Will the real Penn State offense please stand up?
This was not how the season was supposed to start. A Penn State team singing the alma mater in an eerie, empty Beaver Stadium moments after the Nittany Lions sunk to 0-2 for the first time since the shadows of the Jerry Sandusky scandal in 2012 with Bill O’Brien at the helm. After 63 consecutive weeks of being ranked in the AP, that streak has come to an end.
Kirk Ciarrocca was expected to usher in a new, exciting offense that could compete with some of the best in the conference. Yet through two weeks, with the exception of a few jaw-dropping snares by Jahan Dotson, Penn State’s offense has been a resounding dud.
For much of the offseason, the one consistent theme that Ciarrocca hammered home was a desire to “strike first and strike fast.” The execution of that mission statement has been a clear swing and miss.
“I have no idea why we keep starting so slow,” Dotson said after Penn State’s 38-25 loss to Ohio State. “We’ve got to fix that in practice. Coach Franklin builds practices so that we start fast. We go competitive right away, everything competitive at the start of practice.”
Penn State has 13 first-half points this year. Three of those were a gift by the Beaver Stadium clock operator. The Nittany Lions have trailed by double-digits at halftime in both games.
Against the Buckeyes, Sean Clifford finished the first half 2-of-7 passing for 29 yards and with 10 rushing yards on 11 attempts. Despite being Penn State’s leading rusher against Indiana, Clifford clearly was not going to replicate that Week 1 success against OSU. That became obvious early on, yet Penn State’s play-callers stubbornly stuck with the approach.
Not until the second half, when Clifford began throwing short and intermediate routes, did the offense have much success. It went from 75 yards in the first half (4 in the second quarter) to 250 yards and 19 points in the final two quarters, scoring on 4 of Penn State’s final 5 possessions.
“For us, offensively, we really struggled in the first half, not being able to run the ball pretty much
the entire game, and not being able to protect Sean,” head coach James Franklin said after the game. “He was getting hit way too much and had people in his face way too much. I thought in the second half we were able to get the ball out of his hand quicker and made some plays on the perimeter which opened up (the field).”
The good news is that Penn State seems to have found its replacement for K.J. Hamler. Dotson recorded his second career 100-yard game and had 4 catches go for at least 20 yards. He looks like a reliable weapon that Clifford can turn to in key situations, a needed complement to TE Pat Freiermuth.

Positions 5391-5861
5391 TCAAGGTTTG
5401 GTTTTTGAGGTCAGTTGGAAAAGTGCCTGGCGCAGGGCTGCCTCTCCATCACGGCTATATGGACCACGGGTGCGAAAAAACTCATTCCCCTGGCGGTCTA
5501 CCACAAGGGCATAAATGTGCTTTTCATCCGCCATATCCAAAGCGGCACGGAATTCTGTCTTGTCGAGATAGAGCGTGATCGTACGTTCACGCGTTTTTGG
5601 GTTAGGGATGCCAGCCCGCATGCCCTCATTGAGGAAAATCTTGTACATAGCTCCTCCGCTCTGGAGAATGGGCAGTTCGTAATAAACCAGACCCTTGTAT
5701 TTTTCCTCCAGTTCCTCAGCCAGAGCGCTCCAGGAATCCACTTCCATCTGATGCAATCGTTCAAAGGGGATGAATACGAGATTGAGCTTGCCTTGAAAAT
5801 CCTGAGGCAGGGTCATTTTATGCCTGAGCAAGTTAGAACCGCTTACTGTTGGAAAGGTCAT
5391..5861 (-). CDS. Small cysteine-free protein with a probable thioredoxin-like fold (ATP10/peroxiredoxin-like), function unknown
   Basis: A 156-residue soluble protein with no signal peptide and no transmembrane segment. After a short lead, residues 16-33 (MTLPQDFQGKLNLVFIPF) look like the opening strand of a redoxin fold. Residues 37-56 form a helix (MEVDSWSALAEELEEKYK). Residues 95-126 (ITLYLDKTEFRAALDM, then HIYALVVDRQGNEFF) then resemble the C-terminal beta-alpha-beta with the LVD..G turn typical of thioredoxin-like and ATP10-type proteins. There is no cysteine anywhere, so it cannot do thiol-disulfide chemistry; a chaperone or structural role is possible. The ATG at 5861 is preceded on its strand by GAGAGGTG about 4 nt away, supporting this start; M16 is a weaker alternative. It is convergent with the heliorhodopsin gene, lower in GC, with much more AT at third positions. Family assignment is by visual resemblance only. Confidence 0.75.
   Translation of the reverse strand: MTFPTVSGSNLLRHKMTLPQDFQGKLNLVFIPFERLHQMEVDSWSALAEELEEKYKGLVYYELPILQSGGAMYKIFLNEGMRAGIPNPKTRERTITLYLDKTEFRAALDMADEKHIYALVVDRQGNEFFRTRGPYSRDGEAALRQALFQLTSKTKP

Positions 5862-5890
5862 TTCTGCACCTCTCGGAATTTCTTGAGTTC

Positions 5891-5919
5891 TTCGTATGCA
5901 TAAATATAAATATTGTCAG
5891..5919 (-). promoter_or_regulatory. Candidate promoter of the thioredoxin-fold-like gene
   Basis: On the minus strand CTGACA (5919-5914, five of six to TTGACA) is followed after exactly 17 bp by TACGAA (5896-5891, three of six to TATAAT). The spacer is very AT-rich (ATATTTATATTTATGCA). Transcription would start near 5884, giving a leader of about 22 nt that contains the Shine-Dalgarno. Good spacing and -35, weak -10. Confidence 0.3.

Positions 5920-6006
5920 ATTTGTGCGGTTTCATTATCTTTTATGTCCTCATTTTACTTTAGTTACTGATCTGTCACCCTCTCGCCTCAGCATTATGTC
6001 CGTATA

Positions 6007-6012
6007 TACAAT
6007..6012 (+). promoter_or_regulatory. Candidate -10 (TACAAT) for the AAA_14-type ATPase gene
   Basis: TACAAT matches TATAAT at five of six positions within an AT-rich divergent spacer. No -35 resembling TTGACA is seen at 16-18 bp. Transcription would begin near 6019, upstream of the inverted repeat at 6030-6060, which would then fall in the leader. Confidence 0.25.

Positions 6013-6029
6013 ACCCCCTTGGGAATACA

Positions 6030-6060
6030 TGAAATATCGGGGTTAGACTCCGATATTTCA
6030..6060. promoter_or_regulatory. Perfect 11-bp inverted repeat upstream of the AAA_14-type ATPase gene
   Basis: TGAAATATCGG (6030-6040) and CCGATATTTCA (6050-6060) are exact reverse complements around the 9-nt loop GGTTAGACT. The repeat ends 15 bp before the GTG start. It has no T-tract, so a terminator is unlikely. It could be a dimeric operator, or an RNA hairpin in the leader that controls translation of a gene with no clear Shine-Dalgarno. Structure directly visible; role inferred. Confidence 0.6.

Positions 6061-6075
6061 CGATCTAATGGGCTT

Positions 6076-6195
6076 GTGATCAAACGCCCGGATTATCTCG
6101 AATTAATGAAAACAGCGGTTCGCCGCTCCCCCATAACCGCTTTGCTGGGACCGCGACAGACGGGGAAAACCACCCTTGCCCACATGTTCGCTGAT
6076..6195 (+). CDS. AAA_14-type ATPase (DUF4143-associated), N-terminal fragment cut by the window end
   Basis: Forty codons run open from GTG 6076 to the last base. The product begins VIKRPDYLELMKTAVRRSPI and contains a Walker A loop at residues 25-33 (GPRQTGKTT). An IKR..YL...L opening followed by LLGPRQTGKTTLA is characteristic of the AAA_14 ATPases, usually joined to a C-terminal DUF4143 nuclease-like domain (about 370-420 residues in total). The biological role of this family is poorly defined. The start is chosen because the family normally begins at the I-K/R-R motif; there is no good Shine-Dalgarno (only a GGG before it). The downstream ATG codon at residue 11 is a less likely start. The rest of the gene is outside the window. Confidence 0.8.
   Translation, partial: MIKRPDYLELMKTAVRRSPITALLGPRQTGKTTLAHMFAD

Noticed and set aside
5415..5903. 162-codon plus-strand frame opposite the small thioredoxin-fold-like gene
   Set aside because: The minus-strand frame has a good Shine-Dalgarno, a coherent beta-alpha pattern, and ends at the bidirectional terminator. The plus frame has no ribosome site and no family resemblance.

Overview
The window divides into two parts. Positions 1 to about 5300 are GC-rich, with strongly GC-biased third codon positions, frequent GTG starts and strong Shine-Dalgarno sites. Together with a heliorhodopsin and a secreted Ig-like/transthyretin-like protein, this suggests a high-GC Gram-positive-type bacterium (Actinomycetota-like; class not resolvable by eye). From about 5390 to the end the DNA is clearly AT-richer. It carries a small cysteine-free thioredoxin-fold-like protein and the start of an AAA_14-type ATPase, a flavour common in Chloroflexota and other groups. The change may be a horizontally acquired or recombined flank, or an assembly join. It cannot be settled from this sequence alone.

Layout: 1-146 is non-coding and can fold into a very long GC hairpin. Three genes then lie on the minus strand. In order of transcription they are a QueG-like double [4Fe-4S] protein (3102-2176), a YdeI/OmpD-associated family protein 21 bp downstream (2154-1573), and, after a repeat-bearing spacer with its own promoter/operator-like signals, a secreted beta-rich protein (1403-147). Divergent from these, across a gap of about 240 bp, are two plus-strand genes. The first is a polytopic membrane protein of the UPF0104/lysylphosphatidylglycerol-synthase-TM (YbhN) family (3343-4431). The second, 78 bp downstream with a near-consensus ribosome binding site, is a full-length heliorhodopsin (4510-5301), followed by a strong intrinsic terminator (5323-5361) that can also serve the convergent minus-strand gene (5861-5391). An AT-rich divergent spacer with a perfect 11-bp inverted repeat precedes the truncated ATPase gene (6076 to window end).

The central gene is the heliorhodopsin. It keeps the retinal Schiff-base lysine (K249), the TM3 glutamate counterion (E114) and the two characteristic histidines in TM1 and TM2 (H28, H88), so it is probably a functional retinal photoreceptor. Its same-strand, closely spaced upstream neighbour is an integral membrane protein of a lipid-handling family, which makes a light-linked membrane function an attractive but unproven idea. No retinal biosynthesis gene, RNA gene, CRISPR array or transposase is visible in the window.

Freshmen Parker Washington and KeAndre Lambert-Smith also had solid Beaver Stadium debuts, Washington grabbing 4 balls for 73 yards and Lambert-Smith contributing 2 catches. The presence of both underclassmen is even more vital as Cam Sullivan-Brown has been on the field for just one play this season, Penn State’s onside kick against the Buckeyes. Their games should only continue to develop as the season goes on and they gain more chemistry with their QB.
Loved this play design. Fake to the flat, linebackers bite and Parker Washington gets in behind going back across the field. Penn State able to create some separation in the second half. pic.twitter.com/9svwLyCuCg
— Ben Jones (@Ben_Jones88) November 1, 2020
The absence of Journey Brown, Noah Cain and a Penn State running game was only amplified against the Ohio State front seven. Outside of Clifford, only Devyn Ford and Will Levis had carries. Clifford can’t continue to be the Nittany Lions’ best running option if Penn State expects to be multi-dimensional on offense, let alone keep its QB healthy for the remainder of the season.
We saw Ohio State almost completely eliminate the Justin Fields running threat in an effort to keep his jersey as clean as possible, and that is exactly what Penn State needs to do going forward. Sure it helps to have a Chris Olave and a Garrett Wilson, but the Nittany Lions may never discover if they have anything close to those weapons if they continue to neglect the passing game. Clifford is at his best as a pocket passer. Put him in an environment to thrive.
This is supposed to be Penn State’s biggest, meanest, most effective offensive line since scholarship sanctions gutted the position group, but it has surrendered 7 sacks and has failed to open many running lanes. Penn State rushers other than Clifford have just 170 yards this season.
The ol’ two for one… pic.twitter.com/ZwfLGfBbrl
— Cole Cubelic (@colecubelic) November 1, 2020
Penn State could win out against its remaining schedule, but not if the offensive formula remains what the Lions showed against the Hoosiers and the first half against Ohio State. The Nittany Lions’ clear strength is finding ways to get the ball out of Clifford’s hands as quickly as possible and into the hands of Freiermuth and Dotson.
The Nittany Lions are middle of the pack in the conference in just about every offensive metric and are the only team in the Big Ten East without a win. Until Penn State solves its issues on offense, that’s likely where Penn State will finish the season, in a muddled mess miles behind Ohio State.